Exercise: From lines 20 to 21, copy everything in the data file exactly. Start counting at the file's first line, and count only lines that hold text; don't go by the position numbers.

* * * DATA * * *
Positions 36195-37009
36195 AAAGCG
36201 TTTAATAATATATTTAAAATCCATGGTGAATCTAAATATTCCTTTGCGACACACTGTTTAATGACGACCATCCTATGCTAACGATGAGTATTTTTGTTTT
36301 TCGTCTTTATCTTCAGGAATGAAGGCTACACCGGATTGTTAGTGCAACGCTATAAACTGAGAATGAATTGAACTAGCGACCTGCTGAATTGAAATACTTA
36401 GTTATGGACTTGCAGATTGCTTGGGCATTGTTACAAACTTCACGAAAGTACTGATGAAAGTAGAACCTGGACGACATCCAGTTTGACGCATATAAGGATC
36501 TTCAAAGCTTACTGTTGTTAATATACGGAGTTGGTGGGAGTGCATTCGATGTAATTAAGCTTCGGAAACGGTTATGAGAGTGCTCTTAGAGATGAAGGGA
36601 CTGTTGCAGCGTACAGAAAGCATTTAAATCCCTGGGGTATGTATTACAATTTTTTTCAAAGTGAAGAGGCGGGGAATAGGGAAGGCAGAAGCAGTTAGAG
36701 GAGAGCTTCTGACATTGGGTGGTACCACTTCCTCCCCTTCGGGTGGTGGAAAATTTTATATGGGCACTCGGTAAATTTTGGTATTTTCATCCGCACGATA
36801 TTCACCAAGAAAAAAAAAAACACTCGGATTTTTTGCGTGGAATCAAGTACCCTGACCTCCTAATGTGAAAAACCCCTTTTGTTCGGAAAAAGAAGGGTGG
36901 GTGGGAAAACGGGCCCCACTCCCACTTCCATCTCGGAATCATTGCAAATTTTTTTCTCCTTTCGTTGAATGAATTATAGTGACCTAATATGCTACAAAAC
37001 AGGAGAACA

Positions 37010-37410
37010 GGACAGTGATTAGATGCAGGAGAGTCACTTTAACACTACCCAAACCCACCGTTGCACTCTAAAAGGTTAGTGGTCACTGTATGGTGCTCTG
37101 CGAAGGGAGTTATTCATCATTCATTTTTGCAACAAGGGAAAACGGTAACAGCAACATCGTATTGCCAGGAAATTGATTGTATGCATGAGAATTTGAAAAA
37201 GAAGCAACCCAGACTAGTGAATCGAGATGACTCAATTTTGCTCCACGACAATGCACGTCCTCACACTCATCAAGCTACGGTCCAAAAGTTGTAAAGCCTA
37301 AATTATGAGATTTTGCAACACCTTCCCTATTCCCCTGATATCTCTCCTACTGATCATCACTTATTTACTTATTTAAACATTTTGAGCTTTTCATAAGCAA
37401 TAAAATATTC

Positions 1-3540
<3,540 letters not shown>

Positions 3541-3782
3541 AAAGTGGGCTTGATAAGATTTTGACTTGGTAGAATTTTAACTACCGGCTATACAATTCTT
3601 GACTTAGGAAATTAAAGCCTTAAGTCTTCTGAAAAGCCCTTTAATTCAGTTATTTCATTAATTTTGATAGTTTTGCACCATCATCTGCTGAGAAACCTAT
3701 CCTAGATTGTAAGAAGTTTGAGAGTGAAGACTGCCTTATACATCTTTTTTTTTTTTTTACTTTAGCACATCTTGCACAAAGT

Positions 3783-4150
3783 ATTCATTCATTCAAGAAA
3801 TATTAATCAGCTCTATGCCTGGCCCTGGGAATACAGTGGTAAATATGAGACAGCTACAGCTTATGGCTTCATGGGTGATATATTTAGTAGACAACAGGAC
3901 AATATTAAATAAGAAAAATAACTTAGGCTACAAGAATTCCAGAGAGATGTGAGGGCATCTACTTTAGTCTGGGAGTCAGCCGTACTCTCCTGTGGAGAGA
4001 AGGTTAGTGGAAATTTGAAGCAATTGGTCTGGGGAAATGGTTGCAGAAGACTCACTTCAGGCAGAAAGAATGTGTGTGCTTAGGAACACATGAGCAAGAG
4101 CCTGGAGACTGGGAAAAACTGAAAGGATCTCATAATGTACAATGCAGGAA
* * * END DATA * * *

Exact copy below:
Positions 3541-3782
3541 AAAGTGGGCTTGATAAGATTTTGACTTGGTAGAATTTTAACTACCGGCTATACAATTCTT